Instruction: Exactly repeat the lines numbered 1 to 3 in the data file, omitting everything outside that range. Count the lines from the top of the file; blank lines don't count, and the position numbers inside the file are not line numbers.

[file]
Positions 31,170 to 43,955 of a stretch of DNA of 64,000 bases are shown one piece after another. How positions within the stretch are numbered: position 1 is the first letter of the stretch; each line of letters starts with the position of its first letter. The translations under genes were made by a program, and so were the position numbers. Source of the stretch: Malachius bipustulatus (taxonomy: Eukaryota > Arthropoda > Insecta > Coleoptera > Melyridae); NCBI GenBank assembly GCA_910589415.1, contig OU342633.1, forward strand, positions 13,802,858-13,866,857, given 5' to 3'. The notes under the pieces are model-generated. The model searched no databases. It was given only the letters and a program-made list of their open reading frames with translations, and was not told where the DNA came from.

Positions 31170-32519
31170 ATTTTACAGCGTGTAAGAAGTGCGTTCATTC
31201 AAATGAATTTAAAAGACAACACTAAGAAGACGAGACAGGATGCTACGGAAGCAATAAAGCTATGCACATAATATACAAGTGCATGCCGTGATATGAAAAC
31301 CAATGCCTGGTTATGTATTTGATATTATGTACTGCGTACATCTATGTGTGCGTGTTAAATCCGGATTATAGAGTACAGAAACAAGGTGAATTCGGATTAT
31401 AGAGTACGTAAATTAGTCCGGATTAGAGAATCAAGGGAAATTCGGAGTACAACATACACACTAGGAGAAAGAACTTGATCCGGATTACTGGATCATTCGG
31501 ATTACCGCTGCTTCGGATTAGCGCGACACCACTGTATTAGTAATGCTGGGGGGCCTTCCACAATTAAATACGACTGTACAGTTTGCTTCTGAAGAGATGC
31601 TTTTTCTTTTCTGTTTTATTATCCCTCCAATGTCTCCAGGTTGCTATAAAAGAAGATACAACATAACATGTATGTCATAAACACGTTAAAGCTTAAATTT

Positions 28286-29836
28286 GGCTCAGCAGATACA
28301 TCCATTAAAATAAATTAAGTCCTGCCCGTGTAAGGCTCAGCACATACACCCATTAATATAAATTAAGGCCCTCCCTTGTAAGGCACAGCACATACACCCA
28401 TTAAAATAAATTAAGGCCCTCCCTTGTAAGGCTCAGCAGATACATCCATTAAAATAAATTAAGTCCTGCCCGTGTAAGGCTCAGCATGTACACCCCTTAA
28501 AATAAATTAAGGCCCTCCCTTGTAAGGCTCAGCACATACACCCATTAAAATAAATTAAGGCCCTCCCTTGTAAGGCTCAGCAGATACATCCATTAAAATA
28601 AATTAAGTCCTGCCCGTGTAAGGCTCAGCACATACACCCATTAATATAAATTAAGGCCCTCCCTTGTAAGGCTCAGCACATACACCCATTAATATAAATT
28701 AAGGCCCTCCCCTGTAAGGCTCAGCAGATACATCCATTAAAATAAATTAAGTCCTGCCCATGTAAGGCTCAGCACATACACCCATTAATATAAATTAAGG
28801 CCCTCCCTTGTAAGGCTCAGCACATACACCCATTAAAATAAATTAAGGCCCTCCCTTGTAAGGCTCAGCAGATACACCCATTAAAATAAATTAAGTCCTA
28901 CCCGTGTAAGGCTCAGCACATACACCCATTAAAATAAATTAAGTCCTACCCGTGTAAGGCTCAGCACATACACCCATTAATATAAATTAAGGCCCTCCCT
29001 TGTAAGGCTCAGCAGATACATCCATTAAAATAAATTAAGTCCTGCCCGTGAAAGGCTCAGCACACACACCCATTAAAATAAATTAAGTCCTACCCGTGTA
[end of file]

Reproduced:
Positions 31,170 to 43,955 of a stretch of DNA of 64,000 bases are shown one piece after another. How positions within the stretch are numbered: position 1 is the first letter of the stretch; each line of letters starts with the position of its first letter. The translations under genes were made by a program, and so were the position numbers. Source of the stretch: Malachius bipustulatus (taxonomy: Eukaryota > Arthropoda > Insecta > Coleoptera > Melyridae); NCBI GenBank assembly GCA_910589415.1, contig OU342633.1, forward strand, positions 13,802,858-13,866,857, given 5' to 3'. The notes under the pieces are model-generated. The model searched no databases. It was given only the letters and a program-made list of their open reading frames with translations, and was not told where the DNA came from.

Positions 31170-32519
31170 ATTTTACAGCGTGTAAGAAGTGCGTTCATTC